BDP International is a global logistics company in the midst of an incredible journey. Founded in 1966 as a freight forwarder and funded by a $ 1,200 home improvement loan, BDP is today one of the world’s leading logistics supply chain management companies, with more than $ 2.7 billion. dollars in annual sales. It is present in 136 offices and 38 countries, providing support to organizations doing business in these markets through transport services; import, export and national facilitation; support for regulatory compliance; warehousing and distribution; and much more.
The company’s rapid growth has resulted in a similar increase in the volume of its transactions and outgoing payments. “We don’t just make payments to our suppliers; we also make payments on behalf of our customers, such as customs duties, freight charges due to the arrival of a shipment and similar expenses ”, explains Lilian Burke, vice president and treasurer of the company . “Timing is very important, both for these payments themselves and for the delivery of payment confirmations to our counterparties, in order to facilitate the release of urgent shipments.”
BDP executes around 3 million transactions each year. A delay in any of them could have a negative impact on the reputation of the company and, possibly, on its position in the market.
However, when Burke joined the company two and a half years ago, it did not have a treasury department or extensive automation of financial processes. “All of the treasury functions were handled by the local finance and accounting teams, and they were largely manual,” she says. “The automation of payment processes would have been complex to implement as it would have had to take into account not only local practices and staff, but also country-specific banking protocols required to facilitate two-way communication with banks. “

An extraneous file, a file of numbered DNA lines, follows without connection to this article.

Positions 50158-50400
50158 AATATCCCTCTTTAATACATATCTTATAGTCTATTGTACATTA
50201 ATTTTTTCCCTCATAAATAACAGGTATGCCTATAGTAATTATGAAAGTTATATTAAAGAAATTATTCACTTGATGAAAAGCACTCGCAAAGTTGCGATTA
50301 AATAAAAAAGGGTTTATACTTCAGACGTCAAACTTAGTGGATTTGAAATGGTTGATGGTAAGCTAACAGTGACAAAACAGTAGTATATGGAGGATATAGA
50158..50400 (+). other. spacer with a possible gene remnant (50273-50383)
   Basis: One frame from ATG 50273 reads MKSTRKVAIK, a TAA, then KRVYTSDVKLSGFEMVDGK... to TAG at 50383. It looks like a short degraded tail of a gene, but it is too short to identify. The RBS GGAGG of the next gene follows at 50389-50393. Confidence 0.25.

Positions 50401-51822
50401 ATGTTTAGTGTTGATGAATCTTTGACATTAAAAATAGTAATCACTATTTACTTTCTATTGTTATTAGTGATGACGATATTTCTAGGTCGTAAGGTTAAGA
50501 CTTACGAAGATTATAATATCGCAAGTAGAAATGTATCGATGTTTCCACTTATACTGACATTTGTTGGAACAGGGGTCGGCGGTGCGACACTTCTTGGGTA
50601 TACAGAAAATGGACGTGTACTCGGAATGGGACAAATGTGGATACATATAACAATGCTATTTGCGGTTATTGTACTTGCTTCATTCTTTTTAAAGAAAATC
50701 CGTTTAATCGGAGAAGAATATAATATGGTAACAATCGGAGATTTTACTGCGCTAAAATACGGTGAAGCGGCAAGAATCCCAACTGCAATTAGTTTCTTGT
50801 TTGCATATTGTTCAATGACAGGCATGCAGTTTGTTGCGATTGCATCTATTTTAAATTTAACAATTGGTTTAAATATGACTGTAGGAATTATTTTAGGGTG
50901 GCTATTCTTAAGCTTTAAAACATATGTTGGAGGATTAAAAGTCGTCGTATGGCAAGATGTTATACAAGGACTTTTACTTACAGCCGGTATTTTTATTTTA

That said, the lack of centralization, standardization or automation of payment processes has created a risk that payments, or payment confirmations, will be delayed. BDP’s local finance and accounting teams managed over 450 bank accounts worldwide and over 56 bank relationships. The path to streamlining some processes, such as global payment disbursements, was fraught with both technological and operational complexities.
One of Burke’s first projects as BDP’s new treasurer was to streamline the structure of bank accounts. “The number of accounts was amazing,” she says. “I spent a lot of time familiarizing myself with how the business works. I wanted to understand all the cash flow from invoicing to invoices to receivables and then on the disbursement side, I needed to know how the payments were executed. She eliminated excess bank accounts; centralized the company’s banking relationships with three major global banks, instead of the 56 it previously used; and drastically reduces costs. Then she turned to process automation.
“Several months after I started, BDP was taken over by a private equity firm,” Burke explains. “I had worked with private equity firms before and understood that they would expect efficiency and lower costs.” As a result, she set out to develop a standardized and straightforward payment process that BDP could use in all jurisdictions around the world.
“I wanted BDP to execute bulk payments from the ERP [enterprise resource planning] system and deliver the corresponding payment files to banking partners around the world with straight-through processing, ”she said. “Likewise, I wanted to automate the cash application processes: collecting payment confirmations from our banking partners, posting transactions to the ERP system and reconciling bank accounts.
To establish two-way communication with banks, BDP decided to deploy a cloud-based solution from German provider Treasury Intelligence Solutions (TIS). Offloading the management of country-specific banking protocols to the service provider relieved BDP’s in-house developers of a complex component of the project, allowing them to focus on configuring the solution to work like Burke’s. had considered.